Wednesday, February 29, 2012

Where is this Info?

In a book about Missionary Baptist pastor and historian, Robert Samuel Duncan, titled as "Life Story of R. S. Duncan" (see here), and written by Wiley J. Patrick, I have discovered that a written debate, lasting two years, was carried on by Dr. J. R. Graves, and Dr. R. W. Fain (Hardshell Baptist), which discussion involved the writings of Duncan.

I plan to keep researching the history of men like Dr. John M. Watson and Dr. R. W. Fain, two leading elders of middle Tennessee who sided with the anti-mission Baptists and were opponents of the mission Baptists and leaders such as Dr. R. B. C. Howell.

Here is what I have discovered about this two year discussion, about the book by Duncan on the Primitive Baptists, and on his other writings on the history of missions, and on Dr. Fain.

First, let me cite from the biography of Duncan.

"My aforesaid publications did not complete my literary work. In the early years of my missionary agency, I wrote a series in six chapters, under the caption: "Who Are the Primitive Baptists, the Missionary or the Anti-Missionary?"

This series was published in the Religious Herald of Richmond, Va., in 1872, and attracted some attention. They fell under the eye of J. R. Graves, editor of "The Baptist" of Memphis. He wrote, asking a more elaborate treatment of the same topic, in a series of articles for his paper, stipulating to pay me therefor liberally. I agreed thereto, and commenced, in Midsummer, 1873, an exhaustive treatise of the subject. These articles appeared weekly in "The Baptist," in some forty chapters. I traced the missionary principle and practice of the Baptists as existent among our churches of that day, back through the early American churches, thence up to and in the English and Welch churches (Baptists). I then passed on through the Dutch churches, the Paulicians, the Waldenses, the Donatists, the Novatians, and thence to the Apostolic churches. All along the line I found a missionary people. They were Propagandists.

Rev. R. W. Fain (Anti-Mission), editor of the "Baptist Watchman," Nashville, Tenn., solicited Dr. Graves for a discussion of the subject I had treated in his paper. He offered to publish my original articles in "The Watchman," if permitted to review them. I consented, and Dr. Graves accepted his offer. The discussion followed and was read by thousands of people. Thus the light shined out, where, possibly, it was most needed. This newspaper discussion lasted the larger part of another year, making almost two years' agitation of the missionary problem in the Southland.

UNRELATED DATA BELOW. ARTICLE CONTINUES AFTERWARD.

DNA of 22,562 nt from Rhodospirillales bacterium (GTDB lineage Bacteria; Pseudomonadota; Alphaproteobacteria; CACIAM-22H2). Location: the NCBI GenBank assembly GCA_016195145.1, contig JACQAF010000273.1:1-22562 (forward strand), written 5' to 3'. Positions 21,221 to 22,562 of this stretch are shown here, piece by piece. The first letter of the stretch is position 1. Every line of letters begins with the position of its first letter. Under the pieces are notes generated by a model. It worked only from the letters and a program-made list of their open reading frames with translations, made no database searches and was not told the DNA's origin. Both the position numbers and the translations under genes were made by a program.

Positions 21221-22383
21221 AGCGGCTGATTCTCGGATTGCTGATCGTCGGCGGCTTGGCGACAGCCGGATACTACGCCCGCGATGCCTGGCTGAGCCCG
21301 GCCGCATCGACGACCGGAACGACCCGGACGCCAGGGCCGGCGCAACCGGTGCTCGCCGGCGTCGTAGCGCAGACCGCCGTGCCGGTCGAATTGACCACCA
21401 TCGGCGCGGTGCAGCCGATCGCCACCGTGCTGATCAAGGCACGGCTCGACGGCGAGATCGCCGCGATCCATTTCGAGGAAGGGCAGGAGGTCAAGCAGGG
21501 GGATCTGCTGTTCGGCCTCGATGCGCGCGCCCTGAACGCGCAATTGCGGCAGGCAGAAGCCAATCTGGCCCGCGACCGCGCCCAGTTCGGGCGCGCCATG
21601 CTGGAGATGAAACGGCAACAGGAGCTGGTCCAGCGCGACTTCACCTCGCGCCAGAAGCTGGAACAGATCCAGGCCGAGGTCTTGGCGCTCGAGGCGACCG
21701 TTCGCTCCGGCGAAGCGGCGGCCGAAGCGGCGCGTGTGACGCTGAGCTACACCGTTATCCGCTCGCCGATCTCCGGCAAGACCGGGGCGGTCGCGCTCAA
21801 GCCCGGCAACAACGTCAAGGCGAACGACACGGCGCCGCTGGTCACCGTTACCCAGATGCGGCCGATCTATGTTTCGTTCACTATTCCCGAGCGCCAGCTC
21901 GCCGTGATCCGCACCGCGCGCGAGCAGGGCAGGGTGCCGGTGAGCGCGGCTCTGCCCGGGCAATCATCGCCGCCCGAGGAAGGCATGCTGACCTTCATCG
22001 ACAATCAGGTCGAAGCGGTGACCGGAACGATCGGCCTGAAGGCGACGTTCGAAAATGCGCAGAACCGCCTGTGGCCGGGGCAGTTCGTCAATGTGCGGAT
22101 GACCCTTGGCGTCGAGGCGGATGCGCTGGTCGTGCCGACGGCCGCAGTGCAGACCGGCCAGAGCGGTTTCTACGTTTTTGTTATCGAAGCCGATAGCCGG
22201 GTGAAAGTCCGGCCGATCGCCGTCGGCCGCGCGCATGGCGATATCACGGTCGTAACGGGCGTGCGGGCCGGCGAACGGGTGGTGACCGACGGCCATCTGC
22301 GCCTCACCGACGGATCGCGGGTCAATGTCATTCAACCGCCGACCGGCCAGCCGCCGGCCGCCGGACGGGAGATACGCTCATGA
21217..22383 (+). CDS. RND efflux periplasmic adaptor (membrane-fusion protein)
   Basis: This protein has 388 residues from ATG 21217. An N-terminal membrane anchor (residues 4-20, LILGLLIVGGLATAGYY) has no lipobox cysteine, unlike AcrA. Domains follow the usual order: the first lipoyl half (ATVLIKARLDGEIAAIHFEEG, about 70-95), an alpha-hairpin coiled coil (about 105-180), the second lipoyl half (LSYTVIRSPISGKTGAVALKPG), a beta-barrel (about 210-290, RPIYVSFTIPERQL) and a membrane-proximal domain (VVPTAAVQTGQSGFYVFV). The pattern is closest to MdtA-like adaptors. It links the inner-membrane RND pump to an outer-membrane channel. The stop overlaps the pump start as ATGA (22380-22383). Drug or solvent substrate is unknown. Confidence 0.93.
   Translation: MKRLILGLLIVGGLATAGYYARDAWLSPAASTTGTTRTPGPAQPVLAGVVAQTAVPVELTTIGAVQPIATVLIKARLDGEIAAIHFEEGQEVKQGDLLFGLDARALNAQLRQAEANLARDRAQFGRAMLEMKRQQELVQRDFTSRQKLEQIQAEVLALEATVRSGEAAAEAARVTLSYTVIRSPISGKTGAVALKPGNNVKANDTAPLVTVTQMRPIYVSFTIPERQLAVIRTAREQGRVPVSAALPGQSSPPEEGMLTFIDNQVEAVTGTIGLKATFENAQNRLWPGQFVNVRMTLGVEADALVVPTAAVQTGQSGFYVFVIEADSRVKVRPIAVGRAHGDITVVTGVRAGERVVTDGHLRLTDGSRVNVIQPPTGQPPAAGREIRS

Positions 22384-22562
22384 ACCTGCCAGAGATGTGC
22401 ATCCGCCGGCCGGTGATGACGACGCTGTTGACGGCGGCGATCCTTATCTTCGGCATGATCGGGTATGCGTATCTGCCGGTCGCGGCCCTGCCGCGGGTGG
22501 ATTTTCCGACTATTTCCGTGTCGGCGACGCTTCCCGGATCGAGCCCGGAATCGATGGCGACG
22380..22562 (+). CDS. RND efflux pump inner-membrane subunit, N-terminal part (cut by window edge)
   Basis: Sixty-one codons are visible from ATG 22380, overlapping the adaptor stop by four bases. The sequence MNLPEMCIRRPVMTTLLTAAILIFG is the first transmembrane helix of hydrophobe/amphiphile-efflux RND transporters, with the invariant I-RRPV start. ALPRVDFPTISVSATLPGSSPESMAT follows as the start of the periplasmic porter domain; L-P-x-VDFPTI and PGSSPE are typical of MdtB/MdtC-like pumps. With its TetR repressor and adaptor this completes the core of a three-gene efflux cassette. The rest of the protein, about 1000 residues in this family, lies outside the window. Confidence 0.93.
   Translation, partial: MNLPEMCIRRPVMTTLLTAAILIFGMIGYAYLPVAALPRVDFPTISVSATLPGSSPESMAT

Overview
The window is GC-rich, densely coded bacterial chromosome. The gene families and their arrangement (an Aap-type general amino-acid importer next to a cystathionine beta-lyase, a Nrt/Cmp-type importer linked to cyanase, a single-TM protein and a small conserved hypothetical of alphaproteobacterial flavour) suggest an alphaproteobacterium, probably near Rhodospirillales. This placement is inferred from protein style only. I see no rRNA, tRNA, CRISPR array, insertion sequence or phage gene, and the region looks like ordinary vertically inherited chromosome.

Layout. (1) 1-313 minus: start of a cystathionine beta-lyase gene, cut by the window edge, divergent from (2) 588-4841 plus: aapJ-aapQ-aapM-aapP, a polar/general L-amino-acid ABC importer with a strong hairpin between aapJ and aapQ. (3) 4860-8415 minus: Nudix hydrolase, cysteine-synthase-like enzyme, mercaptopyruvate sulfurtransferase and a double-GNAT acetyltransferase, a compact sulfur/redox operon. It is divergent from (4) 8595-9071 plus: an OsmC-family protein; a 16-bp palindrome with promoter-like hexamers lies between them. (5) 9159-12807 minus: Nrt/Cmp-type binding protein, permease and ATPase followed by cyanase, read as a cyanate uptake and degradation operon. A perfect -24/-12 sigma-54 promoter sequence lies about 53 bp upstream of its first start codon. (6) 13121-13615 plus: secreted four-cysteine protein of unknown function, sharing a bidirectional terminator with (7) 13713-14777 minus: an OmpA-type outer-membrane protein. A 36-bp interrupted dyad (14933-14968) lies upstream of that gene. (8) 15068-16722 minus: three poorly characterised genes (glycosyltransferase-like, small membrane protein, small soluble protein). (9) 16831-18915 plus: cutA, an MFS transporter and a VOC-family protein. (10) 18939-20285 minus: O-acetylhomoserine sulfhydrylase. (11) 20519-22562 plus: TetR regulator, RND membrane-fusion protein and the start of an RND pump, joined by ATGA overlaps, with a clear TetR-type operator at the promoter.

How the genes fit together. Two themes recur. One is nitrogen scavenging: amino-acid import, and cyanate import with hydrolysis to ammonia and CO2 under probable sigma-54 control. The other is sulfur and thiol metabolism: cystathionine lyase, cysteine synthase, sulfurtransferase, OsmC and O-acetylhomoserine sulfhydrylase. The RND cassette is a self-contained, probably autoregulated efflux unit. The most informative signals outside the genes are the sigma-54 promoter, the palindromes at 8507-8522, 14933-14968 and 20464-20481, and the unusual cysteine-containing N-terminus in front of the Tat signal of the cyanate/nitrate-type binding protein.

I once thought of publishing in book form my above named articles, but the means were not available. I even did a considerable amount of work on the manuscript, which I have-yet on hand. The whole, if finished, would make a book of from three to five hundred pages." (pg. 135-136)

I am desperately wanting to find the issue of the "Religious Herald" for 1872 and the six chapters on "who are the Primitive Baptists?" written by pastor Duncan! I have not been able to find these old issues on the internet. I am also hoping to find old issues of "The Tennessee Baptist" and of the "Baptist Watchman" published by Dr. Fain. There are so many lost manuscripts like this that need locating by Baptist historians and preserved. The information in many of these old works is invaluable. If anyone has information on how to locate, especially on the internet, these old issues of the "Religious Herald" and the "Tennessee Baptist," please let me know.

Here are some tidbits of other information I have collected on Elder R. W. Fain and his publication work. Please note that he was a dear friend to Elder Watson, even completing the work of Dr. Watson on the book "The Old Baptist Test," and dying four years after his dear friend and both having a lasting effect on the history of middle Tennessee Baptists and of the mission controversy.

"The Baptist Watchman was established at Jasper, Ala., in 1868. It was moved to Murfreesboro in 1869, and to Nashville by C. W. Nance in 1872. B. E. Mullins and R. W. Fain were at that time the editors, and I, Bunyan Stephens, associate editor." (Page 369)

("History of Nashville, Tennessee" By John Wooldridge, Elijah Embree Hoss, William B. Reese")

See here

From the "Baptist History and Heritage"‎ (Page 41) by Southern Baptist Historical Society, Southern Baptist Convention Historical Commission - Baptists (1975), I found a tidbit of information in which there is mention of "a discussion with R. W. Fain, a Primitive or "Old Baptist," and the mention of "Dayton," probably Dr. A. C. Dayton, and the mention of a comment "To Elder Samuel Boykin," Baptist Banner, January 23-June 25, 1864."

I hope I can locate more information about this debate.

From the book "Biographical Sketch of Primitive or Old School Baptist Ministers," we read this about Dr. Fain.

"Fain, Elder R. W. (M.D.), of Nashville, Tenn., was born December 8, 1807; died February 2, 1870. Dr. Fain was a close friend and fellow-laborer of the late Elder John M. Watson and revised and greatly enlarged the second edition of Dr. Watson's book entitled "Old Baptist Test." He was a gifted preacher and able writer, skillful physician and higly esteemed by his brethren as a minister and by his contemporaries in the medical profession."  ("Biographical Sketch of Old School Baptist Ministers" by Elder R. H. Pittman, page 101)